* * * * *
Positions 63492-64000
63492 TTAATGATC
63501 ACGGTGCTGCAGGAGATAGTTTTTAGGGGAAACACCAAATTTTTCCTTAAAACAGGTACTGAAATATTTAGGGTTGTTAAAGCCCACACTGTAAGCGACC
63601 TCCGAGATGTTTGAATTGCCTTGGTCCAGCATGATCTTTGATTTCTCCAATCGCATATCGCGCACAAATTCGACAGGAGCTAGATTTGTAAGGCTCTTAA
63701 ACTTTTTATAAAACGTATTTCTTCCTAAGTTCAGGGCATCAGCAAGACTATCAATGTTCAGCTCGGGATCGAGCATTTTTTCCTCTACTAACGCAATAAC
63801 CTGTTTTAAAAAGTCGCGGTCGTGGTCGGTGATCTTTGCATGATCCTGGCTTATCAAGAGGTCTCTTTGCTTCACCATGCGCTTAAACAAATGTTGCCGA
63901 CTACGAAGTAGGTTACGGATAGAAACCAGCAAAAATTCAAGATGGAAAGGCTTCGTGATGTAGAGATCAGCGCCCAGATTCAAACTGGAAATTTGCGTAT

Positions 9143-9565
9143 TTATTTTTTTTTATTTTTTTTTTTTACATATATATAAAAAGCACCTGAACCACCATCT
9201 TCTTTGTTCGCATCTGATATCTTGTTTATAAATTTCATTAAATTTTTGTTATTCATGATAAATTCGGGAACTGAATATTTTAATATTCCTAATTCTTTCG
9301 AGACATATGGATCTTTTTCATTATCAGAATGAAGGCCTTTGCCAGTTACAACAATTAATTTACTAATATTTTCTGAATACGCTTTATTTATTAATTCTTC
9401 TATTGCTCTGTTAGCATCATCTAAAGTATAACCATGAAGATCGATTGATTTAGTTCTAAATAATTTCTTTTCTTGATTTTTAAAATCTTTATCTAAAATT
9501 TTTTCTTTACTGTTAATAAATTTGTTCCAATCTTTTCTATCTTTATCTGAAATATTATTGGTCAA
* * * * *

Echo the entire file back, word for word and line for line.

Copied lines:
Positions 63492-64000
63492 TTAATGATC
63501 ACGGTGCTGCAGGAGATAGTTTTTAGGGGAAACACCAAATTTTTCCTTAAAACAGGTACTGAAATATTTAGGGTTGTTAAAGCCCACACTGTAAGCGACC
63601 TCCGAGATGTTTGAATTGCCTTGGTCCAGCATGATCTTTGATTTCTCCAATCGCATATCGCGCACAAATTCGACAGGAGCTAGATTTGTAAGGCTCTTAA
63701 ACTTTTTATAAAACGTATTTCTTCCTAAGTTCAGGGCATCAGCAAGACTATCAATGTTCAGCTCGGGATCGAGCATTTTTTCCTCTACTAACGCAATAAC
63801 CTGTTTTAAAAAGTCGCGGTCGTGGTCGGTGATCTTTGCATGATCCTGGCTTATCAAGAGGTCTCTTTGCTTCACCATGCGCTTAAACAAATGTTGCCGA
63901 CTACGAAGTAGGTTACGGATAGAAACCAGCAAAAATTCAAGATGGAAAGGCTTCGTGATGTAGAGATCAGCGCCCAGATTCAAACTGGAAATTTGCGTAT

Positions 9143-9565
9143 TTATTTTTTTTTATTTTTTTTTTTTACATATATATAAAAAGCACCTGAACCACCATCT
9201 TCTTTGTTCGCATCTGATATCTTGTTTATAAATTTCATTAAATTTTTGTTATTCATGATAAATTCGGGAACTGAATATTTTAATATTCCTAATTCTTTCG
9301 AGACATATGGATCTTTTTCATTATCAGAATGAAGGCCTTTGCCAGTTACAACAATTAATTTACTAATATTTTCTGAATACGCTTTATTTATTAATTCTTC
9401 TATTGCTCTGTTAGCATCATCTAAAGTATAACCATGAAGATCGATTGATTTAGTTCTAAATAATTTCTTTTCTTGATTTTTAAAATCTTTATCTAAAATT
9501 TTTTCTTTACTGTTAATAAATTTGTTCCAATCTTTTCTATCTTTATCTGAAATATTATTGGTCAA